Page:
businessName
            locations(first: 1) {
              edges {
                node {
                  name
                    soundZones(first: 2) {
                    edges {
                      node {
                        id
                        name
                      }
                    }
                  }
                }
              }
            }
          }
        }
      }
    }
  }
}
'

As you saw in the first example query, with a short query you'll get the info you need - given you know the id (e.g. the id of the sound zone). But how do you get to know what the id is? You ask Soundtrack API.

In this example, we want to know:

As you might notice, there are a two new concepts in this query:

For the sake of structure, we'll let you drill down on introspection here and connections here.

Type of actions

Soundtrack API supports queries, subscriptions and mutations.

Example, use case
Queries Fetch information that usually doesn't change (e.g. sound zone name)
Subscriptions Fetch information that usually changes (e.g. what's currently playing)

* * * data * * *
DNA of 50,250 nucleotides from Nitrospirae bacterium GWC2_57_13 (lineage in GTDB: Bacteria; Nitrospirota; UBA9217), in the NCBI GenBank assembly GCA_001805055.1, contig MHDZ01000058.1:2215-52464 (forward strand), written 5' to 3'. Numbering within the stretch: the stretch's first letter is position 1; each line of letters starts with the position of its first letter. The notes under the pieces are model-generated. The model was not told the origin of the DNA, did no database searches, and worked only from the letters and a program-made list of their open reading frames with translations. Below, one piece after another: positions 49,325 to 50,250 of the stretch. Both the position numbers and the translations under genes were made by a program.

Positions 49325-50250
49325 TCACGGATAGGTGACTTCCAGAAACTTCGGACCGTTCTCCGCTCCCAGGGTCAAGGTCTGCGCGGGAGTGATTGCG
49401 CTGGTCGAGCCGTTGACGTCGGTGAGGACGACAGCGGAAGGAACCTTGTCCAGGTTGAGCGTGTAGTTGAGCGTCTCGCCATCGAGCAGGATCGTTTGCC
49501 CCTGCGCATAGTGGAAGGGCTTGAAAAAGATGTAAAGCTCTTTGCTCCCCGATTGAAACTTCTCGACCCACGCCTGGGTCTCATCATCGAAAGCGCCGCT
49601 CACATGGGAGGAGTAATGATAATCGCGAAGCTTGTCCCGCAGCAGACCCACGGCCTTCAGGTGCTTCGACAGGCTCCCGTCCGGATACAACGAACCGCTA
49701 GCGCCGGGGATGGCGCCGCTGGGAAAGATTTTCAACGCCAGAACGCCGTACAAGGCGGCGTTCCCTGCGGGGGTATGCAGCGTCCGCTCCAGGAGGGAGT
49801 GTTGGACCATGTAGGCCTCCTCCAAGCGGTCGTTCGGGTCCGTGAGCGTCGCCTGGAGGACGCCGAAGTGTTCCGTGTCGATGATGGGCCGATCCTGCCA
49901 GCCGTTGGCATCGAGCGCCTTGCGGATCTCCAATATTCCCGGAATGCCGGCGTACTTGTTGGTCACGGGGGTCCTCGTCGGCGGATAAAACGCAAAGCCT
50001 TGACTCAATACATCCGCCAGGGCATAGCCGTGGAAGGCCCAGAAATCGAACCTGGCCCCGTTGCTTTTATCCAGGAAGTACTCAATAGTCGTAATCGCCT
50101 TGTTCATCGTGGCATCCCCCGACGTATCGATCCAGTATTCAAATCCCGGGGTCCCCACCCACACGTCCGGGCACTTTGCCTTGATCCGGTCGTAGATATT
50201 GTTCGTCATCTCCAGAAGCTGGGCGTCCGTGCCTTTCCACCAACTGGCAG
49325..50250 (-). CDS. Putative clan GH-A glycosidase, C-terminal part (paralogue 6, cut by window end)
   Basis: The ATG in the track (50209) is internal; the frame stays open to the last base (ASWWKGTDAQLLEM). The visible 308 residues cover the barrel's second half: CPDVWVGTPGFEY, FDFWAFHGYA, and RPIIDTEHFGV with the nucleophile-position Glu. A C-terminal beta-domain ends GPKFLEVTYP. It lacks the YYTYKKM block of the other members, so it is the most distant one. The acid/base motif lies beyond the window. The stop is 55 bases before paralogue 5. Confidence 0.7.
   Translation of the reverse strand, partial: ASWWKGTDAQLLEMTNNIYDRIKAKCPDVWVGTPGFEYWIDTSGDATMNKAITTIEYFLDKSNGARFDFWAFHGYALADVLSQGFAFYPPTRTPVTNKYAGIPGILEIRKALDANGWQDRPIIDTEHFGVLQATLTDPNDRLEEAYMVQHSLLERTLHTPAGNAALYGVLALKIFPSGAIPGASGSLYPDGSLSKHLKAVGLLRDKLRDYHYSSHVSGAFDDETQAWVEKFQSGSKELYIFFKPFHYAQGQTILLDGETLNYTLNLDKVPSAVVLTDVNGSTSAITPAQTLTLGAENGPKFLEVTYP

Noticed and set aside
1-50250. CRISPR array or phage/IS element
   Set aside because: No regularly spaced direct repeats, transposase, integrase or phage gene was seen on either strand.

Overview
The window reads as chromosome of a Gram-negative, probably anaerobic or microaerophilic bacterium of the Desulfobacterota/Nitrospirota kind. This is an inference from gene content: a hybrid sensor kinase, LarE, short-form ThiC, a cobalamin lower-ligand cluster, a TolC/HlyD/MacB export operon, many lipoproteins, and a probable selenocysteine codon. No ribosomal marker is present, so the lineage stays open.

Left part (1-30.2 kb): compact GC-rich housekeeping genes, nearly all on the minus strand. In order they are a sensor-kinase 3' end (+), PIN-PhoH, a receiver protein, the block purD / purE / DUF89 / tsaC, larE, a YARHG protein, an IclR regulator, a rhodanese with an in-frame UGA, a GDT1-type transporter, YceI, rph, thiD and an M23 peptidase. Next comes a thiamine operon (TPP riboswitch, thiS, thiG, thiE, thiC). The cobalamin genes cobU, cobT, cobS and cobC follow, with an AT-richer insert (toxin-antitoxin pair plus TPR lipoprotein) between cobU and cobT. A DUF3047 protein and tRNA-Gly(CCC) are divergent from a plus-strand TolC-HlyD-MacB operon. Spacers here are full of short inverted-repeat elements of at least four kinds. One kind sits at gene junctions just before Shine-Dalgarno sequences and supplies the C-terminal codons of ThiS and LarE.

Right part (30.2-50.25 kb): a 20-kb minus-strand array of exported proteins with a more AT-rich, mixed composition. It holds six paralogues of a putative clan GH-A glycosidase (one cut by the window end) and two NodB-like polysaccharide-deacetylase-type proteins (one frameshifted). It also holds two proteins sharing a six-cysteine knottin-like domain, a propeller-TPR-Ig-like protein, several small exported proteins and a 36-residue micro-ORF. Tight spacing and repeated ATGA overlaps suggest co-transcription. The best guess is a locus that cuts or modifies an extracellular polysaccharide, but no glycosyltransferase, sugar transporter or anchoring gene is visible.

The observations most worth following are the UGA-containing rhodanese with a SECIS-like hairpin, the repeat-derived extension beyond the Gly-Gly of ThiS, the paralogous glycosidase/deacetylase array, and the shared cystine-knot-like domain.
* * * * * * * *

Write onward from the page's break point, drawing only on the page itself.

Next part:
Mutations Make changes (e.g. skip to next track)

Queries

curl -XPOST https://api.soundtrackyourbrand.com/v2 \
-H 'Authorization: Basic your_token' \
-H 'Content-Type: application/graphql' \
-d '
query {
  soundZone(id:"soundzone_id") {
    name
    id
    isPaired
  }
}
'

Response

{
  "data": {
    "soundZone": {
      "name": "Staff room",
      "isPaired": true,
      "id": "U291bmRab25lLCwxanAzcjVsZTlkcy9m8v"
    }
  }
}

Use queries for getting information that you don't expect to change very often. For example: a sound zone id, the name of the account and a list of all your locations.

In the beginning of your query, there's the root query. If you have the id to your account or sound zone, you can input this id and instantly get the information you need. If you don't have the ids, just start off with me to get it, as explained here. All root queries can be found in the reference.

In this example, we ask for the name and the id of a specific sound zone. We also ask whether it is paired to a player or not.

For queries, you actually don't need to start the body with query since GraphQL assumes it's a query if that initial string is missing. However, we recommend including it to make the code self-explanatory.

Subscriptions

Use subscriptions for getting information you expect to change often. For example: what is currently playing, current playback state (played/paused) and current sound zone errors.

All subscriptions can be found in the reference.

Endpoint & token

wss://api.soundtrackyourbrand.com/v2?Authorization=Basic%20your_token